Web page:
The solar system contains the sun, eight planets, moons, several dwarf planets (or plutoids), comets, an asteroid belt, meteors and others. The sun is the middle of our solar system; the planets, their moons, comets, a belt of asteroids and other gas and rocks orbit the sun.
The eight planets which orbit the sun are (in order from the sun): Venus, Mercury, Mars, Earth, Saturn, Jupiter, Neptune and Uranus. One more large body is Pluto, now classified like a dwarf planet or plutoid. A belt of asteroids (minor planets made from metal and rock) lies among Jupiter and Mars. These items all orbit the sun in around circular orbits that lie in the identical plane, the ecliptic (Pluto is an exception; it comes with an elliptical orbit tilted over seventeen° from the ecliptic).
The biggest planet is Jupiter. It is followed through Saturn, Uranus, Neptune, Earth, Venus, Mars, Mercury and lastly, small Pluto (the largest of the dwarf planets). Jupiter is really big that all the other planets could fit within it.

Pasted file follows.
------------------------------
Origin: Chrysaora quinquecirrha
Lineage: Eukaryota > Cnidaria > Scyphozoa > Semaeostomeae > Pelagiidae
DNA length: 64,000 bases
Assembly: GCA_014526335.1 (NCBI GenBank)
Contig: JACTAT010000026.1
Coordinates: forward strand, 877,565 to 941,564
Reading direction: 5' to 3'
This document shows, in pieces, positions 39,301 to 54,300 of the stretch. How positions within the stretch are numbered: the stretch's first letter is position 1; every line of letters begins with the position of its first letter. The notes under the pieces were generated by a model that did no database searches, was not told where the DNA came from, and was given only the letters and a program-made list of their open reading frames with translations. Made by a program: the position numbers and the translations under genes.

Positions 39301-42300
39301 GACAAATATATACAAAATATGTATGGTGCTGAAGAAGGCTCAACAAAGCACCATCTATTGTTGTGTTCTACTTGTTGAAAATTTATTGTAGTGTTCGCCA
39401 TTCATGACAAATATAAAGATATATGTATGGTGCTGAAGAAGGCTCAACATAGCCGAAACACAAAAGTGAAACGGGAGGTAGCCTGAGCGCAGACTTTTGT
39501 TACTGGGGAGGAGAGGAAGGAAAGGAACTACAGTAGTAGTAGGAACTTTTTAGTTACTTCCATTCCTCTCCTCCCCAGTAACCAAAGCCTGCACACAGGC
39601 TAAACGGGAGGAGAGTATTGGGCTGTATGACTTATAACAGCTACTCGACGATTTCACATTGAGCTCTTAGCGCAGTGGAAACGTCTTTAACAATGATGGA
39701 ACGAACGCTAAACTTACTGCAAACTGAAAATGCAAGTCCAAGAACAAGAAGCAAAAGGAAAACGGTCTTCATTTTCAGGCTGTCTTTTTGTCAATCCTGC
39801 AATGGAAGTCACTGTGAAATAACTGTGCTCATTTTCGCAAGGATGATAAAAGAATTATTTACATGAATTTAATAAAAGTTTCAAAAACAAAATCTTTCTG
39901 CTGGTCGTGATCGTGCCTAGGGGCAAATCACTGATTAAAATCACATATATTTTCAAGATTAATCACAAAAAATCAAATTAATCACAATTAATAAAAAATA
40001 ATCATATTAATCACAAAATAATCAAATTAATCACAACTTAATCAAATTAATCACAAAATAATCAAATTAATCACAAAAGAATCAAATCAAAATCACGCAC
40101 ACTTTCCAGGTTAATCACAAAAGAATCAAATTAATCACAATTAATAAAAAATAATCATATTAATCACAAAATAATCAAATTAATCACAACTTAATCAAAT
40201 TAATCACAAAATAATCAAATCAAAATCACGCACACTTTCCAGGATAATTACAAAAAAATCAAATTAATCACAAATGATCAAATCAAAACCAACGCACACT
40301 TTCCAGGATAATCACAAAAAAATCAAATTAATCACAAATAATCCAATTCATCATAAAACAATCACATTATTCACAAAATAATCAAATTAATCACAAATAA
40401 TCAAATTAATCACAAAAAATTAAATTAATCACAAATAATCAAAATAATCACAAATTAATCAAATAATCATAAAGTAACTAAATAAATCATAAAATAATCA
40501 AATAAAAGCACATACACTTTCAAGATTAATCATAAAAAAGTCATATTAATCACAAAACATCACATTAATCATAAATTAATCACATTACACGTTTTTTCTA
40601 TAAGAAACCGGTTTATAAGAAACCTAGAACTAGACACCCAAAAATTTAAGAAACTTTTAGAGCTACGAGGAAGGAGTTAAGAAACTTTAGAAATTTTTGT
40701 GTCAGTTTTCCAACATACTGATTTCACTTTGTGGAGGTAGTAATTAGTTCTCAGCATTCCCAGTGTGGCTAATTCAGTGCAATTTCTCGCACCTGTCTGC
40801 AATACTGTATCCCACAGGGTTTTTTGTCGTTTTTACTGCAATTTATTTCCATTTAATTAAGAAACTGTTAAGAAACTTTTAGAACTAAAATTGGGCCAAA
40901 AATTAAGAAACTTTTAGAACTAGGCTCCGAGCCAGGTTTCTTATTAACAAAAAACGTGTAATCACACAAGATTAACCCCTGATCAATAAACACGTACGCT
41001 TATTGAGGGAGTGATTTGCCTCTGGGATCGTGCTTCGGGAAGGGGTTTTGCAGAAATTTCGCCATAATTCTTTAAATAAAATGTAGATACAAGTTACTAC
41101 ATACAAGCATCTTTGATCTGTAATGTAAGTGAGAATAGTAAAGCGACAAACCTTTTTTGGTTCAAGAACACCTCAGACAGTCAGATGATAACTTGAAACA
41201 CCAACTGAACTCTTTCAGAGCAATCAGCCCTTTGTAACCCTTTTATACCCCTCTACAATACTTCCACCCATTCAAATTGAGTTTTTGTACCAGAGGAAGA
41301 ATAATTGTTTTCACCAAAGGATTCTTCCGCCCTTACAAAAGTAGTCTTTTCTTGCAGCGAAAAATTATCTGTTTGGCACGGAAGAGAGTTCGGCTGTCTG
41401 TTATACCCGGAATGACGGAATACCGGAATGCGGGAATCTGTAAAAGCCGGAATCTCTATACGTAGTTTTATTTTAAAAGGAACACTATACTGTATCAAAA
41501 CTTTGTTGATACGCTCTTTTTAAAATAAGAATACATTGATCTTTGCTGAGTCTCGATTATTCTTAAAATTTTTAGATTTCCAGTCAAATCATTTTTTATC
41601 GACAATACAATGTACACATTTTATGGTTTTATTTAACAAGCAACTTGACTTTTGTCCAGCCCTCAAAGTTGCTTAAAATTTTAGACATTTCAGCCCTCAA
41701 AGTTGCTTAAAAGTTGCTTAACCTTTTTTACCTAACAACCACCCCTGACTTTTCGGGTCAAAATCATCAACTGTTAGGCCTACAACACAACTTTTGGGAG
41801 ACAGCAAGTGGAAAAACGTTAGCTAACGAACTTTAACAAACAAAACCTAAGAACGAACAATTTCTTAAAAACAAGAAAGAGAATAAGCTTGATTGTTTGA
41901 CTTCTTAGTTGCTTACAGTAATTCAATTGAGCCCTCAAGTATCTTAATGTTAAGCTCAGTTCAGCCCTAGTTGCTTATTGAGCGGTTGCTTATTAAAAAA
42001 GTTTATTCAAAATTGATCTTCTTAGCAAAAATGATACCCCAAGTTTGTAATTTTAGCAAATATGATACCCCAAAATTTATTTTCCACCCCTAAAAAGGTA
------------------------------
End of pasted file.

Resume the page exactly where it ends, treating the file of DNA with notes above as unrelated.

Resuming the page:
Earth is the 3rd planet through the Sun and the environment here is just right for existence. Here in our Solar System, you can find planets both hotter and colder compared to Earth.
So… which one is the hottest?
You might believe it is Mercury, the planet nearest the Sun. Mercury orbits in a distance of just 58 million kilometers, going in a blast-furnace of scorching radiation. Its temperature can easily skyrocket to 700 Kelvin or 426 degrees Celsius on the sunward side. In the shadows, temperatures jump down to 80 Kelvin, that is -173 degrees Celsius
Mercury sure is hot; however Venus is hotter planet in the solar system.
Venus is much further through the Sun, orbiting at a range of greater than 108 million kilometers. Average temperature.
A common question that people get here at Universe Today is: what is the largest planet in the Solar System? Jupiter is the largest planet in the Solar System. It is the biggest by volume, mass and surface area between other statistics.
Jupiter features a violent atmosphere. Winds within the clouds can easily reach up to 620 kph. Storms form within hrs and can become 1000s of km in diameter overnight. A single storm, the Great Red Spot, has been raging since a minimum of the late 1600s. The storm expands and shrinks, however has never gotten small compared to 20,000 km in size and could be seen from Earth having a medium-sized telescope.